Both teams put up goal-line stands in the first half, but USC would strike first with a 41-yard field goal and a 53-yard touchdown pass from Paul McDonald to Kevin Willaims. The Buckeyes rallied. A 67-yard TD pass from Art Schlichter to Gary Williams and three Vlade Janakievski field goals left Ohio State up by six in the final quarter.
Down 16-10 with 5:31 remaining, the Trojans took control of the ball at their own 17. When his team needed him most, White took over. The Heisman Trophy winner carried six times for 70 yards on the final drive. His last rush was a one-yard plunge for the game winning score.
January 1, 1997: Ohio State 20, Arizona State 17
When Jake "The Snake" Plummer slithered into the end zone to give the Sun Devils a 17-14 lead with under two minutes remaining, it looked as though Arizona State was destined for perfection. ASU entered the game with an 11-0 record, and a Rose Bowl win coupled with a Florida State loss in the Sugar Bowl would give the team a national championship.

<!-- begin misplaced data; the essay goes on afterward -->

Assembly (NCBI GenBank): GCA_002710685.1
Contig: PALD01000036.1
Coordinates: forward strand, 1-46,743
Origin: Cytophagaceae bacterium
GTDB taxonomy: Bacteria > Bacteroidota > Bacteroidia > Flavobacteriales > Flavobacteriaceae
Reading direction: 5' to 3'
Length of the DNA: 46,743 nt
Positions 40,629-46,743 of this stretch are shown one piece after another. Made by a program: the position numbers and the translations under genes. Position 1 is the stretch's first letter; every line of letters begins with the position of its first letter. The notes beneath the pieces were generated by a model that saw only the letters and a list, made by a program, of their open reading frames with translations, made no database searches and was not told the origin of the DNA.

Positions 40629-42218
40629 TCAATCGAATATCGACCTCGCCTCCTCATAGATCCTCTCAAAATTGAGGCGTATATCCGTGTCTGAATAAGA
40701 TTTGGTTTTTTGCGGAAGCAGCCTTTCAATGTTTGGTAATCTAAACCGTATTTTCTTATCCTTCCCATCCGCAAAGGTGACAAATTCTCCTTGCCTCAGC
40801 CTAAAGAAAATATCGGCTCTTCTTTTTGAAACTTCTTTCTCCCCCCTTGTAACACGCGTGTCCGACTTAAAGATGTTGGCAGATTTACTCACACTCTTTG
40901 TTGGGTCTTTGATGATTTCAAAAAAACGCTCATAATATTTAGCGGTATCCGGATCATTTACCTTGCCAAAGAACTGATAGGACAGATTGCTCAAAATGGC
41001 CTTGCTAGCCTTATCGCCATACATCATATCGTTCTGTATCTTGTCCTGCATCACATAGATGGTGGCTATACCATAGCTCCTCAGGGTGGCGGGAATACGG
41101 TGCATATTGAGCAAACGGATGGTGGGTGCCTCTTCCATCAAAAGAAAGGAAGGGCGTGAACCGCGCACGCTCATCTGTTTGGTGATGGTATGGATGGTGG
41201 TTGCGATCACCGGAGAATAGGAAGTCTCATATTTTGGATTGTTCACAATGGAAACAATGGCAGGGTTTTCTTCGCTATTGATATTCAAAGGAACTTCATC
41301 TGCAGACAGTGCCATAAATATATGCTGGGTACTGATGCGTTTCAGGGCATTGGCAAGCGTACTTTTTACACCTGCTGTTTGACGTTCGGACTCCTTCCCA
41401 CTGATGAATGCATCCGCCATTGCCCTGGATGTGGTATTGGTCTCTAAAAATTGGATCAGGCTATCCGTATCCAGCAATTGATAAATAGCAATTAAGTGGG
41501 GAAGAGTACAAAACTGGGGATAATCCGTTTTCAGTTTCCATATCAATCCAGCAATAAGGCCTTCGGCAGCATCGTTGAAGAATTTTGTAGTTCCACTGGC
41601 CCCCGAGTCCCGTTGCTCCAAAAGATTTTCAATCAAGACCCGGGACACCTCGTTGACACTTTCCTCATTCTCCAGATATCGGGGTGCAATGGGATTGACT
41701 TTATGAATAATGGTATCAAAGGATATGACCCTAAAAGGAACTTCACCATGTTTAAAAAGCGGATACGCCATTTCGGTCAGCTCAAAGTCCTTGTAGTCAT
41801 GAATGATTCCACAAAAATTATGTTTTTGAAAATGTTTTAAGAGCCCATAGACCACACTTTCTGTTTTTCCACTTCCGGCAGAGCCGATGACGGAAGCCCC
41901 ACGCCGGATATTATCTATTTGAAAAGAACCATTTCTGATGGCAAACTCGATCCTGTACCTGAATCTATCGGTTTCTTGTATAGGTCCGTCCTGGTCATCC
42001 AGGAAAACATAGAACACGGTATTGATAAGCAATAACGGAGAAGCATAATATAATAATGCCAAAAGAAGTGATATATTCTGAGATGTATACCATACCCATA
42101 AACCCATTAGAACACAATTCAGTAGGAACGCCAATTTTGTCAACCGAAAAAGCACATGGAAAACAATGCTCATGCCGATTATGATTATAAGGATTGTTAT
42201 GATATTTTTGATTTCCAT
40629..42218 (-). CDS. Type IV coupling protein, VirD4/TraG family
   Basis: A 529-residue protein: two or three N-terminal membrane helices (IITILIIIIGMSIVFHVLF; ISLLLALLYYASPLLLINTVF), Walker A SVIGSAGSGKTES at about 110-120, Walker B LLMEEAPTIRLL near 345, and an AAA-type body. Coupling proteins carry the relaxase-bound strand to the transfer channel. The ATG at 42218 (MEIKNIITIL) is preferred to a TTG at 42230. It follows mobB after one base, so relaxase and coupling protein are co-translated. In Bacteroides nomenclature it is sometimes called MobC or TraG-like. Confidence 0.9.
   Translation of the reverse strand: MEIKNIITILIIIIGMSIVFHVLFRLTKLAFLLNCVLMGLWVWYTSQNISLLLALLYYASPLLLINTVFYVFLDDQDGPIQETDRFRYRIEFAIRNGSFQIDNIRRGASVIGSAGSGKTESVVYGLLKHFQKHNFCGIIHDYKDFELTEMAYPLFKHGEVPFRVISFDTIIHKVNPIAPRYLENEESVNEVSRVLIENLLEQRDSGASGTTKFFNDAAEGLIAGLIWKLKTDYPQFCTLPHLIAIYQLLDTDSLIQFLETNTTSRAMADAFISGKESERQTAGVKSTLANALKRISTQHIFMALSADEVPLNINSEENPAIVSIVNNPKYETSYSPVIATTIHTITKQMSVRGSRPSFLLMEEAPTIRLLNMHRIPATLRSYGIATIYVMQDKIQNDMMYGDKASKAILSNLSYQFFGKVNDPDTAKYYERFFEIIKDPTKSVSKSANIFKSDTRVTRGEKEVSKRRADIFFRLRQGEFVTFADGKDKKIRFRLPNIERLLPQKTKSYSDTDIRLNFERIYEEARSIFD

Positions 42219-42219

But the game wasn't over yet, and Ohio State quarterback Joe Germaine was determined to keep the national title out of the Sun Devils' hands. Germaine, who grew up mere miles from the Arizona State campus, got the ball back on his own 35 with 1:33 remaining. After several completions and two crucial pass interference calls, the Buckeyes found themselves on the ASU 5. Germaine found a wide-open David Boston for the game-winning touchdown with :19 remaining.
An often overlooked story in this epic game was that its most outstanding player (Germaine) didn't even start. Junior Stanley Jackson got the nod, and Germaine didn't hit the field until there was 5:30 left in the second quarter.
January 1, 1963: USC 42, Wisconsin 37